FFRF calls on S.C. county council to remove divisive courthouse religious display

10 Commandments PR SC

The Freedom From Religion Foundation is urging the Laurens County Council to remove a Ten Commandments display from its courthouse.

A concerned resident reported to the national state/church watchdog that the county courthouse has a Ten Commandments plaque on display in the hallway next to its courtroom. According to the display, the plaque was erected by the Laurens County Council in 2001. FFRF is calling on the county to remove the plaque immediately.

It is well settled that public property cannot be used to advance or affiliate the government with religion, FFRF reminds the County Council. A Ten Commandments display in a county courthouse violates the Establishment Clause of the First Amendment. In McCreary County v. ACLU (2005), the Supreme Court ruled that displays of the Ten Commandments in two Kentucky courthouses violated the Constitution. The court discussed at length the requirement of government neutrality on matters of religion.

“When a government body takes the initiative to display a religious text in the hallway of the county’s courthouse, it demonstrates a plain and undeniable preference for religion over nonreligion, and for those religions which subscribe to the Ten Commandments above all other faiths,” FFRF Staff Attorney Chris Line writes to County Council Chair Brown Patterson.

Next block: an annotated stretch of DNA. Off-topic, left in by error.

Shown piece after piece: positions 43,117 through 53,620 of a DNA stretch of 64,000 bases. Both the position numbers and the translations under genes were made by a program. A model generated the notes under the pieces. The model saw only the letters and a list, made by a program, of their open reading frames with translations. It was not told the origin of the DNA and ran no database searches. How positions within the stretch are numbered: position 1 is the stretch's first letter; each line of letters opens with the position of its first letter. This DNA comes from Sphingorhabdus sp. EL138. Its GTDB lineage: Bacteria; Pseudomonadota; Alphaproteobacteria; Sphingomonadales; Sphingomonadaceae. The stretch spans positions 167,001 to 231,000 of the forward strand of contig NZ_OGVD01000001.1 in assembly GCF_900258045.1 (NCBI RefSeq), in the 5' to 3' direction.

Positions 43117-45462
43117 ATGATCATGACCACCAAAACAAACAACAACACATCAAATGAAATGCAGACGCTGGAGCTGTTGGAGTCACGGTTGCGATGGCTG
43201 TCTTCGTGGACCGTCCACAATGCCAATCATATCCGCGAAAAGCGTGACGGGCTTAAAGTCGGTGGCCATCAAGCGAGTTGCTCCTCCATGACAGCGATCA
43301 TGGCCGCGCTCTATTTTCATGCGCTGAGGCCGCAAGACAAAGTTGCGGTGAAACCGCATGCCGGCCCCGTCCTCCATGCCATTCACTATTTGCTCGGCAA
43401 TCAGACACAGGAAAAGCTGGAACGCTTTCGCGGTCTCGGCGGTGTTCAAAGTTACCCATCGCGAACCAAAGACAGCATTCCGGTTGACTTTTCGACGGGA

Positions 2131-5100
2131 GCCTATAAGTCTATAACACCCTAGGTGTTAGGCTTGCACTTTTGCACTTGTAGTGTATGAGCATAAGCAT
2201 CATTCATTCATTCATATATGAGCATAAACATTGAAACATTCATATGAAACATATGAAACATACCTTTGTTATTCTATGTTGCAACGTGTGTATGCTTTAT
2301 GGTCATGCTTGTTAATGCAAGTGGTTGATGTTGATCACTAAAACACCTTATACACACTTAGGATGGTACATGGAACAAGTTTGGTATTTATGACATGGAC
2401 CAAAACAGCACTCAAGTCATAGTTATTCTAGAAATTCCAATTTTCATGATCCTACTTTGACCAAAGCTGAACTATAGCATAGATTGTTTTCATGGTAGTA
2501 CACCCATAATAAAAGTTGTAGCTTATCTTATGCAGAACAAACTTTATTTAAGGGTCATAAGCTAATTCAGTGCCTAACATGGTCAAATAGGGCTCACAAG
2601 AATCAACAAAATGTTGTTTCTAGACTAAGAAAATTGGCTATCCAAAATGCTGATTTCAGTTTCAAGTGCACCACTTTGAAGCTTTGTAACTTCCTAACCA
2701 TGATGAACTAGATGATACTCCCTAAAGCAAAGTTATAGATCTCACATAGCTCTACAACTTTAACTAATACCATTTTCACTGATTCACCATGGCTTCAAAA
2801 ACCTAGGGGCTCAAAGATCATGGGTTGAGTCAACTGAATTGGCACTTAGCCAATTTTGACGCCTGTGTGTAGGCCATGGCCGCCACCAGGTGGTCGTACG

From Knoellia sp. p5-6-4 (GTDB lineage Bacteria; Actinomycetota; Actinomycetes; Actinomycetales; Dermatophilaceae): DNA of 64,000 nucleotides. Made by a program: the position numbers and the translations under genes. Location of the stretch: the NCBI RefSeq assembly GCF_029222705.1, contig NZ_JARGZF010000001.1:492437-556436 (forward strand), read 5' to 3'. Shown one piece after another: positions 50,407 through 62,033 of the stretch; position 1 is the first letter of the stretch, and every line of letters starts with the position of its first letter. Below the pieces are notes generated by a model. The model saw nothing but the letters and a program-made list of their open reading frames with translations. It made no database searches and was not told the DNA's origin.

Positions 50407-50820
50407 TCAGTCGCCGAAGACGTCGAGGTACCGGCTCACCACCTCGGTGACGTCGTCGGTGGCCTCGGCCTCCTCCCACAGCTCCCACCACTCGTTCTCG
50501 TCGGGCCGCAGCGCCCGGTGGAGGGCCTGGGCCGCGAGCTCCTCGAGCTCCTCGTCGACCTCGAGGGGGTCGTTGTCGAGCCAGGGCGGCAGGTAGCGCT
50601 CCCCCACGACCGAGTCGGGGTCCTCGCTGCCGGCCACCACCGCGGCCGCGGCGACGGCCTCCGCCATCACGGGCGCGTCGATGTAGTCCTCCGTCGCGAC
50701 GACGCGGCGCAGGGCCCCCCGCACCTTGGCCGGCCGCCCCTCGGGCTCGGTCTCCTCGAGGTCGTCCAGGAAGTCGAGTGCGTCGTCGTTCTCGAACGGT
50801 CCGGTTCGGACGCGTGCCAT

FFRF states that by including an explicitly religious display in the courthouse, this needlessly alienates all non-Christians, including the approximately 30 percent of Americans who identify as religiously unaffiliated.

“The First Commandment alone is reason why government buildings may not endorse the Commandments,” says FFRF Co-President Annie Lauire Gaylor. “Americans are free to have any god they like, as many gods as they like — or none at all! We live under the First Amendment, not the First Commandment.”

Notably, FFRF recently prevented a Ten Commandments display from being erected in a courthouse in Kanabec County, Minn. FFRF’s request was heard by the county, and a vote to have such an exhibit was rescinded.

You can read the full FFRF letter to the Laurens County Council here.

The Freedom From Religion Foundation is a national nonprofit organization with almost 40,000 members across the country, including hundreds of members in South Carolina. Its purposes are to protect the constitutional principle of separation between state and church, and to educate the public on matters relating to nontheism.

Freedom From Religion Foundation

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